Herren v State

Annotate this Case

Herren v State
1939 OK CR 155
97 P.2d 96
69 Okl.Cr. 57
Decided: 12/07/1939
Oklahoma Court of Criminal Appeals

 

(Syllabus.)

1. Burglary-Evidence of Defendant's Possession of Recently Stolen Property. In a prosecution for burglary, where it is shown that there was a burglarious entry and that property was stolen, evidence of possession by defendant of the stolen property is admissible as a circumstance tending to prove that defendant was guilty of the burglary.

2. Same-Sufficiency of Evidence to Sustain Conviction. Evidence of possession of the stolen property by defendant soon after the burglary was committed, when supplemented with other facts inconsistent with the idea that the possession was honest, is sufficient to sustain a conviction for burglary.

3. Appeal and Error-Sufficiency of Circumstantial Evidence to Sustain Conviction. Where the evidence is circumstantial, if there is substantial evidence which if believed by the jury would preclude every reasonable hypothesis of the innocence of the defendant, a verdict of guilty will not be disturbed.

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Appeal from District Court, Jefferson County; Cham Jones, Judge.

Buster Herren was convicted of burglary in the second degree, and he appeals. Judgment affirmed, as modified.

H. H. Brown, of Ardmore, for plaintiff in error.

Mac Q. Williamson, Atty. Gen., and Jess L. Pullen, Asst. Atty. Gen., for the State.

DOYLE, P. J. Appellant Buster Herren and Earl Herren were jointly charged by information in the district court of Jefferson county with the crime of burglary in the second degree, alleged to have been committed on the 4th day of February, 1938, by breaking into and entering a certain building occupied by Zeb Jones, in the town of Ringling, in Jefferson county, in which certain personal property belonging to the said Zeb Jones was then and there kept, with the felonious intent on the part of said defendants to take, steal and carry away said personal property, etc.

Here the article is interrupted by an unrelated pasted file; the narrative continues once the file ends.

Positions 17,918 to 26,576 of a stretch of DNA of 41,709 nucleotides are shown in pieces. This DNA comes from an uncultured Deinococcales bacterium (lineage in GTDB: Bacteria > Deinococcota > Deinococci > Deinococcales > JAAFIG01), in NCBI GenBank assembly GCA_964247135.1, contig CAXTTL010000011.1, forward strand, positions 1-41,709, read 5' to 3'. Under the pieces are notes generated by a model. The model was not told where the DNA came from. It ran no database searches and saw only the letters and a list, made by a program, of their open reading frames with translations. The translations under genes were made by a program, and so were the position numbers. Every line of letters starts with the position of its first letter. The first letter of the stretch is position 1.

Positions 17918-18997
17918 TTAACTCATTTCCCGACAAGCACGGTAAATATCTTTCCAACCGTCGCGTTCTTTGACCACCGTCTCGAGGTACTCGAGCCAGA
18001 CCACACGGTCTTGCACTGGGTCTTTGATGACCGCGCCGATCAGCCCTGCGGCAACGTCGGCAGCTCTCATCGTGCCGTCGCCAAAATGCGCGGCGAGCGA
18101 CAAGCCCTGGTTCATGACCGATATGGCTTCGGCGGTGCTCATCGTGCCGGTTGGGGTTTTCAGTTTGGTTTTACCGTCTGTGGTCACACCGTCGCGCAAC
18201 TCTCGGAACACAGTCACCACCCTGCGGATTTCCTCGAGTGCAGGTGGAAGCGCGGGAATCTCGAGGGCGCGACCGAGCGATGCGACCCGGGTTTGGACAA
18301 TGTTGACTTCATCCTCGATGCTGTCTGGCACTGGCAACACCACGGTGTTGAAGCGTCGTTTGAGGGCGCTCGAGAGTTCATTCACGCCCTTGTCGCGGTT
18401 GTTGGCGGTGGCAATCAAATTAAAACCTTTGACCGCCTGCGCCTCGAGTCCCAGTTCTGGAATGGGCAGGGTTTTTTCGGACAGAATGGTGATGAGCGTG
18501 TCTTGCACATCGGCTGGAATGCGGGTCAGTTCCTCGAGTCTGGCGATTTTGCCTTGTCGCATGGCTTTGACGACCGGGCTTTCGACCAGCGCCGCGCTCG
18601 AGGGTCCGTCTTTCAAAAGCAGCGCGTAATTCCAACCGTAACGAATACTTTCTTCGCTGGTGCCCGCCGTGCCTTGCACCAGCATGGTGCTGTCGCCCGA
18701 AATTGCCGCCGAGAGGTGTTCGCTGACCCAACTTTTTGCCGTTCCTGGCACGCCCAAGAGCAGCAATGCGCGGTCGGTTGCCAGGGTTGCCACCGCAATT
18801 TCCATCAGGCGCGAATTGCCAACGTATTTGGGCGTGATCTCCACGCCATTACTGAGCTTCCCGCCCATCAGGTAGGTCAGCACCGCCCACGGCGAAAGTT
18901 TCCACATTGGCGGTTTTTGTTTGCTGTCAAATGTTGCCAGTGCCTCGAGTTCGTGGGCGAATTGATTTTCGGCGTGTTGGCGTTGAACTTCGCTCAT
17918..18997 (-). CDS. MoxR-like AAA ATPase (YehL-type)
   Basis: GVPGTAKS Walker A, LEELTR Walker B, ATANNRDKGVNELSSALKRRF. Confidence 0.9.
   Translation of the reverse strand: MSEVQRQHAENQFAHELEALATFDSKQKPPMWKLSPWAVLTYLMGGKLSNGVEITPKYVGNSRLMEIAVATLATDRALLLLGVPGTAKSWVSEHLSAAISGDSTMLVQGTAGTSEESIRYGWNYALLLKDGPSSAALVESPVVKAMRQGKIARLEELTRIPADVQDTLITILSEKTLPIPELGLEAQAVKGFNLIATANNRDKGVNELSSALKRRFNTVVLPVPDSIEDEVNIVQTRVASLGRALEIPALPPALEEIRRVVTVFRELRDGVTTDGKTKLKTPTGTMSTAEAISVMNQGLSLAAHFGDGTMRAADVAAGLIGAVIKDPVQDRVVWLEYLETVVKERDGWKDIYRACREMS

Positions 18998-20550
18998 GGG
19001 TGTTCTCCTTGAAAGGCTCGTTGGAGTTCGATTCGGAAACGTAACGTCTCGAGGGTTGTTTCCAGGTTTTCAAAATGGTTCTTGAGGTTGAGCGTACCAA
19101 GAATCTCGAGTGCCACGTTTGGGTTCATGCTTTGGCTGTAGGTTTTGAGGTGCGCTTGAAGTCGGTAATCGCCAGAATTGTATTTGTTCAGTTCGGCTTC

Upon his separate trial the jury returned a verdict finding:

"The defendant, Buster Herren, guilty of burglary in the second degree as charged in the information herein and fix his punishment by imprisonment in the state penitentiary for a term of three years."

His motion for new trial was overruled on April 29, 1938; thereupon the court rendered judgment in accordance with the verdict. From which judgment an appeal was duly perfected by filing in this court October 24, 1938, petition in error with case-made.

Appellant alleges several assignments of error for reversal of the judgment, but mainly relies in the brief on

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the assignment that the evidence tending to connect him with the commission of the crime charged was insufficient to sustain the verdict of the jury.

The uncontroverted evidence for the state shows that between 4 and 5 o'clock on the morning of the date alleged, the service station and garage, owned and operated by Zeb Jones, in the town of Ringling, was burglarized and several hundred dollars worth of merchandise, consisting of tires, inner tubes, batteries, pumps and automobile parts, were taken, and carried away. A window in the back end of the building had been broken open, entrance made, and a door had been broken open. Tracks of three men from the door of the garage to where a car had been parked, about 100 yards from the building were examined. The owner and three officers examined the tracks; found one certain shoe track that had a bell shape marking on the heel.

Lee Herren, uncle of appellant, a brother of codefendant, Earl Herren, was the owner of a filling station and a small store located nine miles east of Ardmore, on highway No. 70, and he had a farm three miles east and a half mile north, occupied by his son-in-law, Tom Ruthledge.

Zeb Jones testified that six National Silent Tread tires were recovered, four had wrappers with his name and address, two were returned by Officer Allen, later four were returned to him, also one of two National High Volt Batteries; they were dated and had a peculiar mark, and were identified and introduced in evidence; that different brands of tubes were taken and he identified tubes recovered as tubes for the National 600 x 16. That with Mr. Allen, Mr. Adams and Mr. Berry, he examined the tracks between the garage and where the car had been parked, that the value of the missing property was about $300,

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and he recovered approximately $150 worth, but was not present when that portion he recovered was found.